Texas group empowers Latino parents to advocate for children with disabilities
By Miranda Cyr/Cronkite News |
Editor’s note: The mothers in this story agreed to speak only on condition that their last names not be used, due to the immigration status of some families served by VELA.
AUSTIN, Texas – Five years ago, when her son was 4, Fabiola traveled to the United States from central Mexico to seek care for his disabilities: an enlarged spleen, hearing loss, ADHD and developmental delays.
In her home city of Aguascalientes, care was too expensive and difficult to find. Now living in Texas, Fabiola still faces challenges navigating a complicated health system for children with disabilities.
Then Fabiola found VELA, and finally she feels as if she isn’t alone.
“It’s my support group, it’s my strength to continue on, and it’s where they teach me that my child has resources,” she said in Spanish. “VELA teaches us to always be strong for our children.”
VELA, which means “candle” in Spanish and doubles as an acronym for Vibrant, Empowered, Limitless, Able, is a nonprofit organization that provides support and resources to mostly Hispanic and immigrant families whose children have disabilities.
The group offers bilingual classes, workshops and community events to educate and empower parents and normalize the issues their children face, said Maria Hernandez, VELA’s founder and executive director.
“The experience of disability is very isolating,” she said. “You also need to learn how to take care of yourself while you’re going through this experience. A big part of doing that is meeting other people that you can sit with, that can look you in the eye and say, ‘Me, too.'”
Founded in 2010, VELA serves about 1,500 families annually – helping to close a significant gap in health care for Latinos and immigrants.
Barriers to timely diagnoses and care for Hispanics with developmental disabilities have been well-documented. Studies show, for example, that Latino children are diagnosed with autism on average two and a half years later than white non-Latino children.
In states with large Hispanic populations like Texas and Arizona, those disparities can be more profound.
“All families with disabilities face obstacles when accessing health care, transportation, interpretation services and social support networks,” states an October 2017 study Arizona State University conducted on behalf of the Arizona Developmental Disabilities Planning Council. “However, discrimination, disenfranchisement, poor self-esteem, lack of community resources, and limited knowledge of existing resources can cause further feelings of isolation in Latino families.”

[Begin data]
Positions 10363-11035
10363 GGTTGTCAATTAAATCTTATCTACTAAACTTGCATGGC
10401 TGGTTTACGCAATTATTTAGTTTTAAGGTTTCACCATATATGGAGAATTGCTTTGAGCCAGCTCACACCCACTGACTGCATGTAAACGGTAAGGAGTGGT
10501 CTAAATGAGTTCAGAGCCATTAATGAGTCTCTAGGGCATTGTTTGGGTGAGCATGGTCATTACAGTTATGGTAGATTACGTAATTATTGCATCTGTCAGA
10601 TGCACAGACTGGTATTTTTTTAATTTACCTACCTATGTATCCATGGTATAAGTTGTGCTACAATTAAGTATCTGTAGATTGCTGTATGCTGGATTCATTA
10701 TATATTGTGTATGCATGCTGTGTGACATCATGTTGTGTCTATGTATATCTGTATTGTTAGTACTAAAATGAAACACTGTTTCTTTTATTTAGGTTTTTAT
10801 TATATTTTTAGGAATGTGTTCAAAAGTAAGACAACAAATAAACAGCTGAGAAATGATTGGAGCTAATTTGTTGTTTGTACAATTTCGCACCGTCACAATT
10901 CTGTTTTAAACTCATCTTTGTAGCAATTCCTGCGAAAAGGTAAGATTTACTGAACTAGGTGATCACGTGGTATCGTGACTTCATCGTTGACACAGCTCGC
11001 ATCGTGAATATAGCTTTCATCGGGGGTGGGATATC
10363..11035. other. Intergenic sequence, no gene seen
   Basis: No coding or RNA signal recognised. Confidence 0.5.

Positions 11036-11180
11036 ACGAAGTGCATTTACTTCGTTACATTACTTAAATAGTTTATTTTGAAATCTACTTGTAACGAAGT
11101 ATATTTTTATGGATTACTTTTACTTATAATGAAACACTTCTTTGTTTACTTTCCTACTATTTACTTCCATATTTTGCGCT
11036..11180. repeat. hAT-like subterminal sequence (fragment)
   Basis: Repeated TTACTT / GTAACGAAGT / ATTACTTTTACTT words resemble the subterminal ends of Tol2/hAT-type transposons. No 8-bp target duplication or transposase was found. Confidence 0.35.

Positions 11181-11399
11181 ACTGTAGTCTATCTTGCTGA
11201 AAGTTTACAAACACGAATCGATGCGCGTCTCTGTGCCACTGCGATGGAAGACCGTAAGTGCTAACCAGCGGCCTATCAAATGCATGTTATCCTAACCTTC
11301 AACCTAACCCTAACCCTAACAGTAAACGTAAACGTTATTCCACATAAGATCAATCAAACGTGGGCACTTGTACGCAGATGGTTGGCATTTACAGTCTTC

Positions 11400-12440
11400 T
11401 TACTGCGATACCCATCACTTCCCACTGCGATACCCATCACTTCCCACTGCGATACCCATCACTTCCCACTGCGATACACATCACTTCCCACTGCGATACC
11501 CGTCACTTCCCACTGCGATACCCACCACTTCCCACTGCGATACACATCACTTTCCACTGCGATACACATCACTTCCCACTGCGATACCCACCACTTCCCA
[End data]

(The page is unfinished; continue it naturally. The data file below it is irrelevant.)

That’s where VELA and similar organizations come in.
Hernandez said VELA gives parents the power they need to stand up for their rights and their child’s rights. It offers courses on how to read and comprehend school and medical documents, how to find resources that can offer support, and how to take care of their own health while caring for their children.
The first thing new parents receive upon finding VELA is a parent toolkit – an informational binder offered in English and Spanish with resources and statistics meant to educate them before meeting with medical or school officials.
That binder, Hernandez said, “becomes a physical representation that they are the holders of the information. They’re the No. 1 experts on their child.”
When parents have a learning space to interact with people who look and speak like them, she said, they’re able to gain vital support through a community they can relate to.
“Whenever we tell families how many thousands of families are like them, they’re surprised,” Hernandez said, “because they feel like they are the only ones.”